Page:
Accidents taboo in world of perfect parenting Parents left feeling inadequate after reading posts on Facebook and Instagram reveal they would not be willing to admit to their child suffering a serious accident for fear of being judged on social media. New research out today from the Child Accident Prevention Trust (CAPT) reveals that nearly…
Top tips for keeping children safe from accidents
A friend shudders recounting the horrible shock of their child coming close to a serious accident; a health visitor shares stories about accidents they’ve seen; the local paper’s front page features parents whose child died in an accident, sharing their story so others don’t suffer. The strongest voices are the ones we relate to and respect. We all have a part to play in keeping children safe.
This Child Safety Week (5th-11th June), the Child Accident Prevention Trust are asking people to share their experience, not just about the horrors of accidents, but the really practical, simple things they do to prevent them. Here are our top tips:
- Almost 1 in 6 children suffer an accident or near miss, like stepping out onto the road without looking, whilst on their own mobile phones. Set a good example to your children by never using your phone while crossing the road.
- A hot drink can burn a young child even 15 minutes after it has been made. So put your much-needed mug of tea or coffee down somewhere your baby or toddler can’t grab at it.
- Detergent liquitabs are really convenient for laundry on the run but pose a risk to young children. If yours are under the sink, move them away from little hands and mouths and lock cupboards if possible. And look for products with a bittering agent – this makes them taste disgusting so children spit them out.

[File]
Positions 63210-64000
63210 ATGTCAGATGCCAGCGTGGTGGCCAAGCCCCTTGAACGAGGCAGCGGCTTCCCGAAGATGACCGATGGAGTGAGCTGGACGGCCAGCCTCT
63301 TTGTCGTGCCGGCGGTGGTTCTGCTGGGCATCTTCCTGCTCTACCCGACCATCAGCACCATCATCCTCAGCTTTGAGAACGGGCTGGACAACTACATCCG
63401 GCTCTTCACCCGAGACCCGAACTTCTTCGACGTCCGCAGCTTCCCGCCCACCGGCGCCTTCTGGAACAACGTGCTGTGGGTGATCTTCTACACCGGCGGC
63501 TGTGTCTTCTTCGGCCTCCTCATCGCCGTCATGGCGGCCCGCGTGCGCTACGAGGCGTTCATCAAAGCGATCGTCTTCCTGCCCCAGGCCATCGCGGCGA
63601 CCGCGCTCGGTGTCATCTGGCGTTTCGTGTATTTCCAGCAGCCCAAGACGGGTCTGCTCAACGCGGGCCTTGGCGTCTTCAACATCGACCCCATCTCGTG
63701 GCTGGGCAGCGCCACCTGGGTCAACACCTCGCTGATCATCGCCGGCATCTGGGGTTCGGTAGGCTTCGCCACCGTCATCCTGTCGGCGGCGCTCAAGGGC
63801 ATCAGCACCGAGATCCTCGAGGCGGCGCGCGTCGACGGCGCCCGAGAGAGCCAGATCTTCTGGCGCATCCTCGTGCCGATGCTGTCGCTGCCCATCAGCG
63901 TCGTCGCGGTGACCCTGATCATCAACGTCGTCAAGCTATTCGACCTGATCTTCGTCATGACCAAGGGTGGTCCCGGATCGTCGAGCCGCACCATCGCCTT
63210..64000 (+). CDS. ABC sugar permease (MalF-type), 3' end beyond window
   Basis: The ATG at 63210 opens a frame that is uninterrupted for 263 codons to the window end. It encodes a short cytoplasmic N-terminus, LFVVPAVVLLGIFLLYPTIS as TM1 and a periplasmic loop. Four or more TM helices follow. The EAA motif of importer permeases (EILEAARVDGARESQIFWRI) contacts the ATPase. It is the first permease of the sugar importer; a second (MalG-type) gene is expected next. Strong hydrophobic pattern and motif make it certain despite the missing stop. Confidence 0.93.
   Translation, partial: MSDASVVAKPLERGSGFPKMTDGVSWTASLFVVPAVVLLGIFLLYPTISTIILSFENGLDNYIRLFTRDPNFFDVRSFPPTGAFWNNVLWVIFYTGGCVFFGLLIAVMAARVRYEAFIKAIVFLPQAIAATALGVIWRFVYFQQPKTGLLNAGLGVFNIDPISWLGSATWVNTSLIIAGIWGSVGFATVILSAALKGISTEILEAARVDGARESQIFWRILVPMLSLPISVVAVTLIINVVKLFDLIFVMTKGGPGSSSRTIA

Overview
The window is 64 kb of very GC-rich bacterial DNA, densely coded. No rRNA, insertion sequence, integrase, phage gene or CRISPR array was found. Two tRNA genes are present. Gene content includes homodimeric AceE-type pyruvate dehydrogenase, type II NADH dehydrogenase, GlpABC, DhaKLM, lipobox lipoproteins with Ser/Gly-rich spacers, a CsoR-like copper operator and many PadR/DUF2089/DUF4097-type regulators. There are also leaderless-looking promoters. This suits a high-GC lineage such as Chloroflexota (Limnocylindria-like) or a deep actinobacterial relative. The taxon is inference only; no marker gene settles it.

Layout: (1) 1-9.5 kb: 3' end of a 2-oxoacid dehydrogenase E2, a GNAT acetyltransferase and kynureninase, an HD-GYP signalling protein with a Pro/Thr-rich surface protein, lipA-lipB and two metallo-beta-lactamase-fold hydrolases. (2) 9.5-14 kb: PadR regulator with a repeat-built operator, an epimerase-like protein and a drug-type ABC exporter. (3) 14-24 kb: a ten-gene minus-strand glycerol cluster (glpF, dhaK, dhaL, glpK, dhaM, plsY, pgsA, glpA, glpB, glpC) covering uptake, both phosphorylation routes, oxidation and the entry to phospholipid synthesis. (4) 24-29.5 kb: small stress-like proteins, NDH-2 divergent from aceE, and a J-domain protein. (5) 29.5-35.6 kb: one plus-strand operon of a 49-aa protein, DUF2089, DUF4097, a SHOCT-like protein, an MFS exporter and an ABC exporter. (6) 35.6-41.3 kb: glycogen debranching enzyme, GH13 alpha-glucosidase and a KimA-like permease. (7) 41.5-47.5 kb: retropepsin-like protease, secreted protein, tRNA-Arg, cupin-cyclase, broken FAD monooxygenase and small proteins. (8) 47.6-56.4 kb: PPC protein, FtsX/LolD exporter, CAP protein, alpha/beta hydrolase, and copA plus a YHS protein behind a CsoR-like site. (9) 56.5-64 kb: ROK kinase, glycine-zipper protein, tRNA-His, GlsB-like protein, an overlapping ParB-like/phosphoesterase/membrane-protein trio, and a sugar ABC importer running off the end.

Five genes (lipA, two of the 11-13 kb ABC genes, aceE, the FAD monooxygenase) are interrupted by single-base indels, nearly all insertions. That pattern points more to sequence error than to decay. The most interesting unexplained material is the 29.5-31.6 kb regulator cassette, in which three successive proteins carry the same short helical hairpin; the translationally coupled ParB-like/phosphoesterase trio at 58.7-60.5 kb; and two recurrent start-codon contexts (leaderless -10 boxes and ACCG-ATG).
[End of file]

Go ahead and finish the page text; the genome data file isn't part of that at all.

- Remember some 3-4 year olds can open child safety caps in seconds (‘child-resistant’ doesn’t mean ‘child-proof’). So keep medicines away from small hands too. Don’t forget the painkillers in your bag – painkillers are the most common cause of poisoning for small children!
- Toddlers can choke on food that’s too big, even just the size of a grape. Always cut their food up into small, narrow pieces, especially round food like grapes and cherry tomatoes.
- Trampolines are a great way for children to work off surplus energy. But remember, it’s safest if there’s just one child on the trampoline. And use safety netting or a safety cage so children can’t be thrown to the ground.
- Small hungry children can mistake a button battery for a sweet. But, if swallowed, a button battery can burn a hole through their throat and kill within hours. So keep objects with accessible button batteries well out of young children’s reach and take care when replacing batteries.
- In five seconds a toddler’s skin can be burned so badly by hot tap water that they need to go to hospital. So, at bath time, put the cold water in first and top up with hot, then test the water with your elbow, to reduce the risk of your child being burned.
- Drowning is silent and babies can drown in as little as 5cm of water. So stay with your baby or small child when they’re in the bath. And remember, while bath seats can be a great help, they’re not safety aids – so don’t leave your baby alone in one, even for a moment.
- Get a smoke alarm fitted on every level of your home and test it regularly. Thick, black smoke from a fire can fill your home in minutes and kill your sleeping child in seconds.
For more safety tips, visit the Child Accident Prevention Trust Facebook page www.facebook.com/ChildAccidentPreventionTrust and share our top tips with family and friends.